Ambassador: Cape Verde on the right track
Nation’s economy seen growing, political system is open, stable
Cape Verde’s democratic structures are in good health 43 years after the West African archipelago won its independence from Portugal, the nation’s ambassador to the U.S., Carlos Veiga, told an audience at Bridgewater State University Oct. 25.
Veiga, who served as prime minister from 1991 to 2000, told an audience at the university that the country has effectively managed its transition from colony to single-party rule to multiparty democracy without the coups d’etat or civil unrest that plague many developing nations.
“Today, Cape Verde is a politically and economically stable democracy,” he said.
Veiga, who served as a judge in post-independence Cape Verde, noted that Cape Verde has moved from the state-run economy implemented by the African Party for the Independence of Cape Verde (PAICV) to a free-market economy championed by his Movement for Democracy (MPD) when it took power in 1991.
During the years of MPD rule, the country saw 8 percent annual growth in its economy, although the party came under fire from many in the country for its aggressive privatization of state assets. During the nine years MPD was in power, the country also developed its tourism sector, with local and international firms constructing hotels and resorts.
Three-quarters of the nation’s economy is based on the service industry with tourism, commerce and transportation the most important sectors. Remittances from Cape Verdeans living abroad provide an important source of revenue for the country and help offset a $500 million-plus trade deficit for the country, which imports most of its food.
In his remarks, Veiga pointed to positive trends in Cape Verde and on the African continent. He cited relatively strong growth in Cape Verde’s economy — an 8 percent growth rate during the first nine years of the MPD government and 5 percent in recent years. As a major transit and trade hub, Veiga said, Cape Verde is poised to benefit from potential growth in population and the planned African free trade zone, which, if successful, will allow goods and services to travel across the continent without tariffs.
“In African free trade, our position will be in services,” he said. “We can be a bridge to Africa.”
While Veiga noted that there are significant challenges facing the growth of African countries’ economies, including high poverty rates, military conflicts and a lack of democratic governing structures, the transparency and openness in Cape Verde’s governance puts the nation in a favored position, with its major challenge being a lower-than-optimal participation rate in elections.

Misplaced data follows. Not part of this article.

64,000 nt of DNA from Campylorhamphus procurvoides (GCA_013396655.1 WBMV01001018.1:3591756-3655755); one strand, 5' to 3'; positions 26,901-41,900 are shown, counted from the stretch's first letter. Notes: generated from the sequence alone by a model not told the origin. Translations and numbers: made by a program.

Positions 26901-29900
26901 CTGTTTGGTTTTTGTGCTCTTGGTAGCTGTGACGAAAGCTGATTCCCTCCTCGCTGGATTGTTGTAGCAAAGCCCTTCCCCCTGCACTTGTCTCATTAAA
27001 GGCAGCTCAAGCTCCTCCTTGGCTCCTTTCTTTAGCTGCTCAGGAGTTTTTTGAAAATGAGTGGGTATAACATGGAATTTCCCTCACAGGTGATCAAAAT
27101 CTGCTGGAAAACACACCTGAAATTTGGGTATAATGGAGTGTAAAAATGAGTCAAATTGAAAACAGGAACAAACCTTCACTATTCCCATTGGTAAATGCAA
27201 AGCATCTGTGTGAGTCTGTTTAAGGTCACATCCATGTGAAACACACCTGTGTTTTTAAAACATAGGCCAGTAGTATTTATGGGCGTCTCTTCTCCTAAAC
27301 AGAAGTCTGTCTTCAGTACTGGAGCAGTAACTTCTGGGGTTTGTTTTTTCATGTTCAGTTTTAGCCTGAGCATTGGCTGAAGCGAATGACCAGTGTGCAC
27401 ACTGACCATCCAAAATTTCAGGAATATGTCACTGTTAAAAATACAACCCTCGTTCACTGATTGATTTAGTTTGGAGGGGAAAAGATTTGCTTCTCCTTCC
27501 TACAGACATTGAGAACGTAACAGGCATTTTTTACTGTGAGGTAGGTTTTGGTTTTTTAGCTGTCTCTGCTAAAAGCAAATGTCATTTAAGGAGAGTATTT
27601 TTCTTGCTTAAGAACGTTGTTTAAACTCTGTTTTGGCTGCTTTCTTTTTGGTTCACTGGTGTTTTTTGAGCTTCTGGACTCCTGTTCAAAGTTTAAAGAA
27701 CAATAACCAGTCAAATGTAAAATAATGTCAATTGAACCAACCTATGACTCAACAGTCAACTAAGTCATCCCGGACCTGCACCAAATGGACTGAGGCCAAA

“Our country is committed to close the gap and become the most democratic African country,” Veiga said.
Veiga said Cape Verde’s pluralism is one of its strengths. Its inhabitants are the descendants of the Portuguese colonizers who were the first to settle the island in the 15th century, the Africans they brought to the islands in slavery and other communities who immigrated over the centuries.
“We currently have a project for the preservation of Jewish cemeteries funded by a Muslim country — Morocco — in a predominantly Christian country,” he said. “We are a very tolerant society. Being able to have all religions live side-by-side is important for our stability.”
As part of the political reforms ushered in in 1991, Cape Verdeans emigrants were given the right to vote in national elections. There are currently 560,000 people living on the nine inhabited islands of the archipelago nation, and a larger number living in its diaspora — principally in the New England region of the United States, in Senegal and in Portugal.
At last week’s event, members of the Massachusetts Cape Verdean community questioned Veiga on a variety of issues, including increasing investment from China in the archipelago.
“China has been a partner with Cape Verde since independence,” Veiga told the audience, citing Chinese support for public health projects, scholarships for Cape Verdeans to study in China and Chinese financing for public infrastructure projects.